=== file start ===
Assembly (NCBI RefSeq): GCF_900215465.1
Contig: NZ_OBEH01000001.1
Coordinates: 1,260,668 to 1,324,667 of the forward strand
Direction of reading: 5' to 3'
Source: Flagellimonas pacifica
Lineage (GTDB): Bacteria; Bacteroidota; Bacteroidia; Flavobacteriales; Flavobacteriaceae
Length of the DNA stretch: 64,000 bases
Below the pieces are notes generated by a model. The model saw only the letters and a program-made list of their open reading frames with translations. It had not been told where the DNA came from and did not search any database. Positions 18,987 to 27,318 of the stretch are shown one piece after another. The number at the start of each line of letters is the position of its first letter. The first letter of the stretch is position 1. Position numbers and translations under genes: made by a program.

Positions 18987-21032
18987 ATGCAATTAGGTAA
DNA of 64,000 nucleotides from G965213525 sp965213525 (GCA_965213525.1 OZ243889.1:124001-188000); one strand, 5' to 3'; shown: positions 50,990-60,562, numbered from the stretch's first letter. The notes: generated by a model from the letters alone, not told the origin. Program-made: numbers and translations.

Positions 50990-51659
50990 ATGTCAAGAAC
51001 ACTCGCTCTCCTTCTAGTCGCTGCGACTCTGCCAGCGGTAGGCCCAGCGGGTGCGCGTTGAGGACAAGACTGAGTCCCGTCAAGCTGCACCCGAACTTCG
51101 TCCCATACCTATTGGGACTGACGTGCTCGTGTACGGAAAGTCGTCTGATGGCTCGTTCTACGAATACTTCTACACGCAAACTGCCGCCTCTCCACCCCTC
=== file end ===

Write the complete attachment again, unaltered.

Assembly (NCBI RefSeq): GCF_900215465.1
Contig: NZ_OBEH01000001.1
Coordinates: 1,260,668 to 1,324,667 of the forward strand
Direction of reading: 5' to 3'
Source: Flagellimonas pacifica
Lineage (GTDB): Bacteria; Bacteroidota; Bacteroidia; Flavobacteriales; Flavobacteriaceae
Length of the DNA stretch: 64,000 bases
Below the pieces are notes generated by a model. The model saw only the letters and a program-made list of their open reading frames with translations. It had not been told where the DNA came from and did not search any database. Positions 18,987 to 27,318 of the stretch are shown one piece after another. The number at the start of each line of letters is the position of its first letter. The first letter of the stretch is position 1. Position numbers and translations under genes: made by a program.

Positions 18987-21032
18987 ATGCAATTAGGTAA
DNA of 64,000 nucleotides from G965213525 sp965213525 (GCA_965213525.1 OZ243889.1:124001-188000); one strand, 5' to 3'; shown: positions 50,990-60,562, numbered from the stretch's first letter. The notes: generated by a model from the letters alone, not told the origin. Program-made: numbers and translations.

Positions 50990-51659
50990 ATGTCAAGAAC
51001 ACTCGCTCTCCTTCTAGTCGCTGCGACTCTGCCAGCGGTAGGCCCAGCGGGTGCGCGTTGAGGACAAGACTGAGTCCCGTCAAGCTGCACCCGAACTTCG
51101 TCCCATACCTATTGGGACTGACGTGCTCGTGTACGGAAAGTCGTCTGATGGCTCGTTCTACGAATACTTCTACACGCAAACTGCCGCCTCTCCACCCCTC